White African Sorghum
White African Sorghum is a dual-purpose grain and syrup sorghum that grows 9-10 feet tall and produces white seeds partially enclosed by a black glume. As a grain, sorghum can be transformed into a flour and made into flatbreads, gluten-free loaves and other baked goodies. It can be cooked as a whole grain and eaten like rice or couscous or milled into grits. As a sweetener, sorghum cane can be pressed into delicious fresh juice, which can then be boiled down into syrup or fermented into alcohol.
White African Sorghum is originally from South Africa and was one of the first sorghum varieties to be grown in the United States in the 1850's, under the name Enyama Imphee. It was primarily grown for syrup but was largely abandoned with the development of sweeter varieties.
Days to maturity: 120
Seeds per pack: 220-230
Germination rate: 84% on 02/07/2023
Planting / harvesting notes
Direct seed 1/4 inch into well-drained soil once the danger of frost has passed. Thin to 8-12 inches in row, rows 24-30 inches apart. Needs full sun and thrives in warm climates. Best to harvest cane for molasses when seed head has turned from the milk stage to soft dough and the external color from green to a purplish-red.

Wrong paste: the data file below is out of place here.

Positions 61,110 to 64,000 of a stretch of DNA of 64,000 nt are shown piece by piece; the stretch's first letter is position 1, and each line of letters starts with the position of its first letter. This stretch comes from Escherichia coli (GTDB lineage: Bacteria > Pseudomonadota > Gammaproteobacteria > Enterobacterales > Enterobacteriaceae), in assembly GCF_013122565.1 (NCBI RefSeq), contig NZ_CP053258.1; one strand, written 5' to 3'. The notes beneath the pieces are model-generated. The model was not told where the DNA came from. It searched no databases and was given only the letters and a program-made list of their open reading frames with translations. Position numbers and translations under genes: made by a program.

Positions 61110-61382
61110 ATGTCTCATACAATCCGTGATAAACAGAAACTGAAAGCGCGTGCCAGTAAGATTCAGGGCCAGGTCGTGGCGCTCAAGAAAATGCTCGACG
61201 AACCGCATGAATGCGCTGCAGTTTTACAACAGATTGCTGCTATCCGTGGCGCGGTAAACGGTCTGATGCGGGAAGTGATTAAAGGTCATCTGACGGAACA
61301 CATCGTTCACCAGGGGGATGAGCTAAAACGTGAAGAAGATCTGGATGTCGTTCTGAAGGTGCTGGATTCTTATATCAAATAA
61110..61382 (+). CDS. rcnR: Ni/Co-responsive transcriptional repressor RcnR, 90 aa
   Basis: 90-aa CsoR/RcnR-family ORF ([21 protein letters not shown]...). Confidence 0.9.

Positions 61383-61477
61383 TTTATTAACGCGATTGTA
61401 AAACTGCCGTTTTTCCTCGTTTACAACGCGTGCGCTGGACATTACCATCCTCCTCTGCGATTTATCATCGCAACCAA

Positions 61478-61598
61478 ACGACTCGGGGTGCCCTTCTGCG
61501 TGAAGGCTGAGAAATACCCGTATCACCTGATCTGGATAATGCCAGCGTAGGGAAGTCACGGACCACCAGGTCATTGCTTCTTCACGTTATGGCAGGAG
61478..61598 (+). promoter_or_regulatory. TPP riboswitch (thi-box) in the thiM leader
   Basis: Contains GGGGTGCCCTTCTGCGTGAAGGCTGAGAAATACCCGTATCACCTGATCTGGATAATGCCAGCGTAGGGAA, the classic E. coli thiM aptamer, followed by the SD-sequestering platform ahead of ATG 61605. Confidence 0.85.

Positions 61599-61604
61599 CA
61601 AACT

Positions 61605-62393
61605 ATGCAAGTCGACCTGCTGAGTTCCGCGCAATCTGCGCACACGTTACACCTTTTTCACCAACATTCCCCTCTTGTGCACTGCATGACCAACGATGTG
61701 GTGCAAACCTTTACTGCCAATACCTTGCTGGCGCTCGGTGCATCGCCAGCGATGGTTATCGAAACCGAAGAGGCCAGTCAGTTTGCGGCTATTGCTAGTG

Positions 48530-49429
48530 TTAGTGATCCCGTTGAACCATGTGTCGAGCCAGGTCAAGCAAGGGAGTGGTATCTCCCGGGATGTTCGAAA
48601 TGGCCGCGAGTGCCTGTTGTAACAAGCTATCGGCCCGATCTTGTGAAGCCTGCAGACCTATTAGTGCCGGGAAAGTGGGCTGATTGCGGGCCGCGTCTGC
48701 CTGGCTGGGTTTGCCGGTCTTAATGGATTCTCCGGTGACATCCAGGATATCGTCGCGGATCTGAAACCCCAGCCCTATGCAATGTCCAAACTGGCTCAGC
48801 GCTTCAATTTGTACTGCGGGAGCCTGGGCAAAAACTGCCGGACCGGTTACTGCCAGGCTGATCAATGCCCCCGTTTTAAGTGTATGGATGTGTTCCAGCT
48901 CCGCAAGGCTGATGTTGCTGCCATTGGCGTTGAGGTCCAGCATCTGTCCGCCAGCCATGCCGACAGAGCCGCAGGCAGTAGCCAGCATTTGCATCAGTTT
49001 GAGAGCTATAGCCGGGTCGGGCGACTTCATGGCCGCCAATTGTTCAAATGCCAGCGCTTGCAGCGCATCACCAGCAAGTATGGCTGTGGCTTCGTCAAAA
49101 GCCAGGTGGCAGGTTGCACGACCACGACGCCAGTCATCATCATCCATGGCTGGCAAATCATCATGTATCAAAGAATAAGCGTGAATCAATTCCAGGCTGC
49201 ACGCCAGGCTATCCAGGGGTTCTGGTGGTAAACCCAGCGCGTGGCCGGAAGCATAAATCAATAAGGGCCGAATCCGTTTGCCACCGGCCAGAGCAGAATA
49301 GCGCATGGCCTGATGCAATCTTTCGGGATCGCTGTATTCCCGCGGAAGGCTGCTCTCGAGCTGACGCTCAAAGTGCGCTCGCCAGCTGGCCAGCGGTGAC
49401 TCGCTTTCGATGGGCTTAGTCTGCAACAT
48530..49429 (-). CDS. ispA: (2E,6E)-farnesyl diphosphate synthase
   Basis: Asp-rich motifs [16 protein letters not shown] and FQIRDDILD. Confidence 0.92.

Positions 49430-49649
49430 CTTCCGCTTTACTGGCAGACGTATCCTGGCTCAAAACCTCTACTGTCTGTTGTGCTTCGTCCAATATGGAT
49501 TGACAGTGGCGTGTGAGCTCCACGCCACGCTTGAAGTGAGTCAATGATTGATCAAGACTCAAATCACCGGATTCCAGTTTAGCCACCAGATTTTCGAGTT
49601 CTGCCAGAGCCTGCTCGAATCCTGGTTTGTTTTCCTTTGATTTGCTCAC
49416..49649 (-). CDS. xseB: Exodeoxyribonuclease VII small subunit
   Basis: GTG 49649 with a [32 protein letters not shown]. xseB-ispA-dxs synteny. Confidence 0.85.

Seed keeping notes
While sorghum is generally self pollinating, people concerned with unwanted cross pollination should isolate various varieties of S. bicolor (including Johnson grass) by 990 feet. Alternatively, you can plant your different sorghums closer together and bag the plants' tassels when they emerge with weather resistant corn tassel bags, or with paper bags in drier climates. Allowing the seed heads to reach the hard dough stage is best when harvesting for seed.